Ethics food for thought: Considering a possible side gig



  • Earlier today I mentioned about going to help a friend of mine with her network woes at a local music shop. Whatever the problem was seemed "fixed" by the time I got there (telco had just brought a new router/modem/switch before I arrived), so I just verified connectivity to the Internet and helped identify some end points between cables, so she'll know if X gets unplugged Y will be affected.

    She told me in a few months she's moving into another building and is interested in hiring me to help on the IT side of things. I told her we'll see, and that at the very least I could point her to some services that specialize in helping small businesses with IT needs where it doesn't make sense to hire a full-time IT person.

    So I started thinking about what all would need to be planned if I were a small business moving into a new building, which for many things could be a greenfield if the telco isn't also the monopoly ISP. On such thing is the physical network infrastructure: where do you want / need drops, cabling those drops, terminating to a path panel, acquiring and configuring network hardware.

    This brings me to my point to ponder. If she offered to hire me to aid with the transition to her new building, would I be doing her a disservice by accepting the offer?

    I can argue "no" from the fact that I do have some experience with planning and implementing basic infrastructure, and for things with which I'm uncomfortable, I can refer her to folks more knowledgeable than I.

    I can argue "yes," because I know I probably don't have enough experience to plan all that needs to be planned and implement said plan with 100% assurance that I'll be doing things according to best practices. For example, I know how to make Ethernet cable and terminate to a patch panel, but I don't pretend that I'm a low-voltage specialist and have knowledge of wiring and building codes to "properly" cable a building or office space.

    I can further argue "yes," because even though I don't see her having complex IT needs, there are probably many better ways to implement whatever systems I'd suggest to her (as evidence by the amount of wisdom I've been able to offer ML threads). Additionally, since I have a full-time job, it would not be possible for me to support her at the drop of a hat. Also, because of these gaps in experience, why would it make sense to use me at all rather than starting with an ITSP from the beginning?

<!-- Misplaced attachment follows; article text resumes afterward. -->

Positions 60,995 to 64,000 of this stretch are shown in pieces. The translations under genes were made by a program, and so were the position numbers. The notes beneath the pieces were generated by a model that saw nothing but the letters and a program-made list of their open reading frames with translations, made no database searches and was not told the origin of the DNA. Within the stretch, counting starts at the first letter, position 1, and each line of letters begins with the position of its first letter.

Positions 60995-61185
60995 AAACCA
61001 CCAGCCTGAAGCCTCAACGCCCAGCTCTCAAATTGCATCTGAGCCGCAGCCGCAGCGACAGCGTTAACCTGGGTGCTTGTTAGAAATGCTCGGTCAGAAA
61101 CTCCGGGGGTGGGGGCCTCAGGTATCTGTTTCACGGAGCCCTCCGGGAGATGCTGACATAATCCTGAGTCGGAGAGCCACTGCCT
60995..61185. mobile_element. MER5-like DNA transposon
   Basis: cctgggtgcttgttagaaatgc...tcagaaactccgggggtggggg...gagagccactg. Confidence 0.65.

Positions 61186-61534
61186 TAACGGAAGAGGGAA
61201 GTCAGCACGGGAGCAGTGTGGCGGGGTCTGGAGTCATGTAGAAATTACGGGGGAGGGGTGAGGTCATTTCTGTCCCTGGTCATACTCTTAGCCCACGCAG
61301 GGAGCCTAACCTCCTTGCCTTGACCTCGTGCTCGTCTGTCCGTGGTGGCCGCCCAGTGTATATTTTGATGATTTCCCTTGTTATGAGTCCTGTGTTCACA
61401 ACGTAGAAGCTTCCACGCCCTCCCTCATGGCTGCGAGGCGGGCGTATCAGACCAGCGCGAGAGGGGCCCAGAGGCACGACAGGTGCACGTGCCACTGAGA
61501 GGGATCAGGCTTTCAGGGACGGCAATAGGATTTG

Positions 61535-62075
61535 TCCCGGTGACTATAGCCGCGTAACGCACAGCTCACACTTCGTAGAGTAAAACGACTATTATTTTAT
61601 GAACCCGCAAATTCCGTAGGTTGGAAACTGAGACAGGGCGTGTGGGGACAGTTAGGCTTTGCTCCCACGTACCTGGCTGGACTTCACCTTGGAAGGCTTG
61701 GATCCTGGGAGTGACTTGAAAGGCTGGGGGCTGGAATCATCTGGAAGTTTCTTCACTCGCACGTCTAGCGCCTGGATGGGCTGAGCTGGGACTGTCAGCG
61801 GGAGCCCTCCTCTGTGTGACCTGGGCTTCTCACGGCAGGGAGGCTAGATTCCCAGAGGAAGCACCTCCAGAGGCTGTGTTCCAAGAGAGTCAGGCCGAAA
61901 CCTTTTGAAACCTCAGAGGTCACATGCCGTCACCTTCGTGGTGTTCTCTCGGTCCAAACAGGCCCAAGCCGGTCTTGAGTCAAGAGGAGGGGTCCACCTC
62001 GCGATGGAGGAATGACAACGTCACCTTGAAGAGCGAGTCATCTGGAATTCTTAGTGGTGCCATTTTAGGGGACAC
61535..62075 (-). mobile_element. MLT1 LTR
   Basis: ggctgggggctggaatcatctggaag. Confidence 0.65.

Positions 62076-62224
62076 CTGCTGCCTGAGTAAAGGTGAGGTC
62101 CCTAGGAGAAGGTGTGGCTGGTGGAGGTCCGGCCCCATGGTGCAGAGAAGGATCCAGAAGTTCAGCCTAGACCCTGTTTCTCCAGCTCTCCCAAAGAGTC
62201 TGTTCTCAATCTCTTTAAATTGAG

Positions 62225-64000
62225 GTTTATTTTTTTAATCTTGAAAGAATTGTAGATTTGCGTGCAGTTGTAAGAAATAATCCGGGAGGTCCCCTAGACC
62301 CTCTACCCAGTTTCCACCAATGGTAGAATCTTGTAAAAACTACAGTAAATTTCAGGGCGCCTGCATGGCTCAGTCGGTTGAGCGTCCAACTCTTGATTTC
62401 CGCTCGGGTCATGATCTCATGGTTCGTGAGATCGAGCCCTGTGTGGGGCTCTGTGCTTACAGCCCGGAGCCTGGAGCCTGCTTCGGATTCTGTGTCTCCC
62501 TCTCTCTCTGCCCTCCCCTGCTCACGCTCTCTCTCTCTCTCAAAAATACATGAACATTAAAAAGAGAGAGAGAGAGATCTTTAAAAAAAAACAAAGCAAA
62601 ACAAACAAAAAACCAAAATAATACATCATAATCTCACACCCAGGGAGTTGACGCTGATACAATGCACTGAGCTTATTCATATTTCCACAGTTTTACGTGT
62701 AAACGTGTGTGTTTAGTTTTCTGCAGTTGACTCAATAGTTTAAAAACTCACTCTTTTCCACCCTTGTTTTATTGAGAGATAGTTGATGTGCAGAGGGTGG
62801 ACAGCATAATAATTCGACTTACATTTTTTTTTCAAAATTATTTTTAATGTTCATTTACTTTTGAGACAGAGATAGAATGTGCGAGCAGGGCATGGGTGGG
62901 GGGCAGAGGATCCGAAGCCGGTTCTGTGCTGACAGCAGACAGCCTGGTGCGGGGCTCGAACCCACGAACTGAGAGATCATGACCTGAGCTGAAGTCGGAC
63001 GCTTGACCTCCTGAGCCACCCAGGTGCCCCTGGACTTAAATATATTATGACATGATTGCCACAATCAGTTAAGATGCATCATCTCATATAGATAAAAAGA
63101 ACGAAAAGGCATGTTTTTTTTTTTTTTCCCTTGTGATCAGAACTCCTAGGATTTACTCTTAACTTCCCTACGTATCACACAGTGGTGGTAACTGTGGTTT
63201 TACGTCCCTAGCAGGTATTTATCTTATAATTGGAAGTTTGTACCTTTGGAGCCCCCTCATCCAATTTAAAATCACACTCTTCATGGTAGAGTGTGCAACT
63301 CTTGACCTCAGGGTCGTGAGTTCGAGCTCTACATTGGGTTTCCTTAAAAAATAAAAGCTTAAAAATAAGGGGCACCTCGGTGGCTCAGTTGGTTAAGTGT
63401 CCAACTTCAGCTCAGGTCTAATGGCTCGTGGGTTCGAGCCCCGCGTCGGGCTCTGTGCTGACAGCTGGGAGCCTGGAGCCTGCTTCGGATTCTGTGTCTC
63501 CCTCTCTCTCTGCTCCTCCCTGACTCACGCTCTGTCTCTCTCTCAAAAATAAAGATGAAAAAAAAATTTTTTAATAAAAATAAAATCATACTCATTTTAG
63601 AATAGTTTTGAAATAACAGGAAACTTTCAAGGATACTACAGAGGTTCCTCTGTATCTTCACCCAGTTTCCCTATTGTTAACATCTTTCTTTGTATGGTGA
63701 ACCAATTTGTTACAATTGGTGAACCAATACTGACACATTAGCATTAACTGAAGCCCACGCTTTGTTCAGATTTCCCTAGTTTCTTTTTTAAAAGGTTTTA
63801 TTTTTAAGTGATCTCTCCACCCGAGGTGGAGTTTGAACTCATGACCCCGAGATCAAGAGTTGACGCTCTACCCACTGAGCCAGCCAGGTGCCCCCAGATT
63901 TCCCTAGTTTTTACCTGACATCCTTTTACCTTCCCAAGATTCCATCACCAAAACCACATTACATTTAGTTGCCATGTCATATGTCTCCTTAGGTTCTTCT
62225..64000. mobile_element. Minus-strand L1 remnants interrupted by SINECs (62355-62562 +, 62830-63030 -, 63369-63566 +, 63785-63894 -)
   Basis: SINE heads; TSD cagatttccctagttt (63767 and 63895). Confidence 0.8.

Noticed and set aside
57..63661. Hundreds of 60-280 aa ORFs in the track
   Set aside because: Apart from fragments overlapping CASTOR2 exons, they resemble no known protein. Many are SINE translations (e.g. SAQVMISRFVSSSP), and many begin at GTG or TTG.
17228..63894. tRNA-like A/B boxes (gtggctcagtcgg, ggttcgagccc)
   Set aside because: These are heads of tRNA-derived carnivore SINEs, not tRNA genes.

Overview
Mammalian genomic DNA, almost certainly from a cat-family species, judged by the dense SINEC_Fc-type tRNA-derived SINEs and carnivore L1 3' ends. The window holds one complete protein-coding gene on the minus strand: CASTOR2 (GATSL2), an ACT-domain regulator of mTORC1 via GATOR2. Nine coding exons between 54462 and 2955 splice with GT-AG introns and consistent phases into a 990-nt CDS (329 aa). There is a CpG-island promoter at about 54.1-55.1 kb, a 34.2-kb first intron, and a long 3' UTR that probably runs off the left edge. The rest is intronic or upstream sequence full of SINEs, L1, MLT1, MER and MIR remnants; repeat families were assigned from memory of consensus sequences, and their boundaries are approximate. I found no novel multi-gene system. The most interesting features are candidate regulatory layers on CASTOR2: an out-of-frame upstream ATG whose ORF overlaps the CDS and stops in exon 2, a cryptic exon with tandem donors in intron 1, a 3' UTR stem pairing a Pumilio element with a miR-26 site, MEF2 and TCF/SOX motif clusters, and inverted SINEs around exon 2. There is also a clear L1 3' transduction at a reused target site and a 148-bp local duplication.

The above has probably answered my question, but I'm curious to get your folks' take. I do not intend to use ML as my personal decision making service; however, over the last many months, I've accepted this community as kind of a group mentor; thus, I value your opinions on various things.


  • Service Provider

    Seems like a fine thing to do as long as she understands the scope of your skills. Expecting you to be an electrician, or any other field expert in a field you don't work in, would be odd. I think she likely already understands that you can "get by" and aren't God's gift to low voltage planning or whatever.



  • @scottalanmiller said in Ethics food for thought: Considering a possible side gig:

    Seems like a fine thing to do as long as she understands the scope of your skills. Expecting you to be an electrician, or any other field expert in a field you don't work in, would be odd. I think she likely already understands that you can "get by" and aren't God's gift to low voltage planning or whatever.

    That makes sense. The cabling would be just one aspects of many that would need to be planned. My greatest concern would be unintentionally causing her business harm by taking on a challenge that could turn out to be beyond my skills.



  • I moonlight on the side for 2 business, I made them vary aware of what all my limitations would be since I have a full-time job. I have helped both of them move into new locations since then. It took alot of after hours work and planning to make sure they knew exactly what was needed to be communicated to the contractors hired to do the cabling etc.

    I feel as long as you and them are fully aware of the limitations and are fine with them go for it.



  • I would not over think it. She would likely understand that you are taking on a lot of difference roles.



  • @reid-cooper said in Ethics food for thought: Considering a possible side gig:

    I would not over think it.

    Ha! I have some long time friends who would read that advice and say "See, Eddie! See?!?!"

    I have given this some more thought, but I'm about to head to sleep. I'll approach it again with a clear head tomorrow.



  • Now that I've had a good night's rest and my head has been cleared, I agree with @Reid-Cooper that I'm likely overthinking what this [opportunity] could be.

    I think the best approach will be to determine what she needs, then explain what I can and can't do, and for things I cannot do try to give her some guidance about who can do those things.